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could soemone help me with the following condition, please? I'm trying to compare $price and $lsec.

if( (sprintf("%.2f", ($price*100+0.5)/100)*1 != $lsec*1) )
                print Dumper($price,$lsec)

Sometimes the dumper prints same numbers(as strings) and jumps in. Thought, that multiplying with 1 makes floats from them...

Here dumper output:

$VAR1 = '8.5';
$VAR2 = '8.5';

What am I doing wrong?

Thank you,

Greetings and happy easter.

share|improve this question
$price*100+0.5 will probably not do what you expect, if you expect rounding to occur. With $price = 8.5 that part of the equation will yield 850.5. – TLP Apr 5 '12 at 15:54
Run perl -e 'printf "%.2f",8.505' to see what you are doing wrong. – mob Apr 5 '12 at 16:06
You're dumping $price and $lsec, but those aren't the numbers you are comparing. – brian d foy Apr 5 '12 at 21:18
up vote 3 down vote accepted

You are correct to say that multiplying a string by 1 will force it to be evaluated as a number, but the numeric != comparator will do the same thing. This is presumably a technique you have acquired from other languages as Perl will generally do the right thing and there is no need to force a cast of either operand.

Lets take a look at the values you're comparing:

use strict;
use warnings;

use Data::Dumper;

my $price = '8.5';
my $lsec = '8.5';

my $rounded_price = sprintf("%.2f", ($price * 100 + 0.5) / 100);
print "$rounded_price <=> $lsec\n";

if ( $rounded_price != $lsec ) {
  print Dumper($price,$lsec);


8.51 <=> 8.5
$VAR1 = '8.5';
$VAR2 = '8.5';

So Perl is correctly saying that 8.51 is unequal to 8.5.

I suspect that your

($price * 100 + 0.5) / 100

is intended to round $price to two decimal places, but all it does in fact is to increase $price by 0.005. I think you meant to write

int($price * 100 + 0.5) / 100

but you also put the value through sprintf which is another way to do the same thing.


$price = int($price * 100 + 0.5) / 100


$price = sprintf ".2f", $price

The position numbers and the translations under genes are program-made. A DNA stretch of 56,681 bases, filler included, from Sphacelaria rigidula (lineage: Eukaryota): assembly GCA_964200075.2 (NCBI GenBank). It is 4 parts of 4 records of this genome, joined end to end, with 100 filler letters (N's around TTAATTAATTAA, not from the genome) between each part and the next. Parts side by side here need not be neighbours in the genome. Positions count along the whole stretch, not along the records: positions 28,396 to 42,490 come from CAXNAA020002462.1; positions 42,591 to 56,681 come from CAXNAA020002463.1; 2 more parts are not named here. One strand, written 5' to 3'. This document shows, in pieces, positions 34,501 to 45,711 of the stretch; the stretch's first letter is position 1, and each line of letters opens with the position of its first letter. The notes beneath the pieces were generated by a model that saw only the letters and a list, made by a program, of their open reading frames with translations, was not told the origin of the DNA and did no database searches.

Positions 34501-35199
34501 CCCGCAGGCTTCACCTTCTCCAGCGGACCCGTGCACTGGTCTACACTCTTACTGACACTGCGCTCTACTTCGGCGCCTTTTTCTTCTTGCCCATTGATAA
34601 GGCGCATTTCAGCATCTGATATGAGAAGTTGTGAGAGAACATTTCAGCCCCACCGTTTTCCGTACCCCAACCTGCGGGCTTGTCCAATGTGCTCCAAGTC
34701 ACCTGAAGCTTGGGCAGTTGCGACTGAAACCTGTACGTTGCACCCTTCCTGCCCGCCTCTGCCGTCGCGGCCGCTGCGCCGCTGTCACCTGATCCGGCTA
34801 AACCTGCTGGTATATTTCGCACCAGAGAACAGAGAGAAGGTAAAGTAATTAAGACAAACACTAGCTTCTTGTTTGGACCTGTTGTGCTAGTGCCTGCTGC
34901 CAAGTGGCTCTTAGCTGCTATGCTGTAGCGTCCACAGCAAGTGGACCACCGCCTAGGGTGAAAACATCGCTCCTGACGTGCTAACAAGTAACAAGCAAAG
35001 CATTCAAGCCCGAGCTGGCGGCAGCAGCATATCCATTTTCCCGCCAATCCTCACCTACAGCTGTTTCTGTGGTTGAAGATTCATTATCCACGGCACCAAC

but both is overkill!

share|improve this answer
When you have complication code inside a conditional, it's hard to see what's going on. The best part of Borodin's answer is the clean code that elucidates the problem. – brian d foy Apr 5 '12 at 21:14

There is a difference between what is stored in a Perl variable and how it is used. You are correct that multiplying by 1 forces a variable to be used as a number. It also causes the number to be stored in the SV data structure that represents the variable to the interpreter. You can use the Devel::Peek module to see what Perl has stored in each variable:

use Devel::Peek;
my $num = "8.5";
Dump $num;


SV = PV(0xa0a46d8) at 0xa0c3f08
  REFCNT = 1
  PV = 0xa0be8c8 "8.5"\0
  CUR = 3
  LEN = 4


my $newnum = $num * 1;
Dump $num;
Dump $newnum;


SV = PVNV(0xa0a46d8) at 0xa0c3f08
  REFCNT = 1
  IV = 8
  NV = 8.5
  PV = 0xa0be8c8 "8.5"\0
  CUR = 3
  LEN = 4
SV = NV(0x9523660) at 0x950df20
  REFCNT = 1
  NV = 8.5

The attributes we are concerned with are PV (string pointer), NV (floating-point number), and IV (integer). Initially, $num only has the string value, but using it as a number (e.g. in multiplication) causes it to store the numeric values. However, $num still "remembers" that it is a string, which is why Data::Dumper treats it like one.

For most purposes, there is no need to explicitly force the use of a string as a number, since operators and functions can use them in the most appropriate form. The == and != operators, for example, coerce their operands into numeric form to do numeric comparison. Using eq or ne instead forces a string comparison. This is one more reason to always use warnings in your Perl scripts, since trying to compare a non-numeric string with == will garner this warning:

Argument "asdf" isn't numeric in numeric eq (==) at -e line 1.
share|improve this answer
Add this to Borodin's answer and you pretty much have the whole story. :) – brian d foy Apr 5 '12 at 21:15

This part:


If you put in 8.5, you get back 8.505. Which naturally is not equal to 8.5. Since you do not change $price, you do not notice any difference.

Perl handles conversion automatically, so you do not need to worry about that.

my $x = "8.5";
my $y = 8.5;
print "Equal" if $x == $y; # Succeeds

The nature of the comparison, == or in your case != converts the arguments to numeric, whether they are numeric or not.

share|improve this answer

You're doing nothing wrong. Perl converts it to a string before dumping it. For comparisons, use == and != for numeric comparisons and eq and ne for a string comparisons. Perl converts to strings and numbers as needed.


$ perl -MData::Dumper -e "my $a=3.1415; print Dumper($a);"

$VAR1 = '3.1415';

share|improve this answer
You haven't explained the problem - that 8.5 is apparently unequal to 8.5 – Borodin Apr 5 '12 at 17:56
Well, the wrong part is not realizing that floating point math using limited precision is often a bit fuzzy. – brian d foy Apr 5 '12 at 21:16

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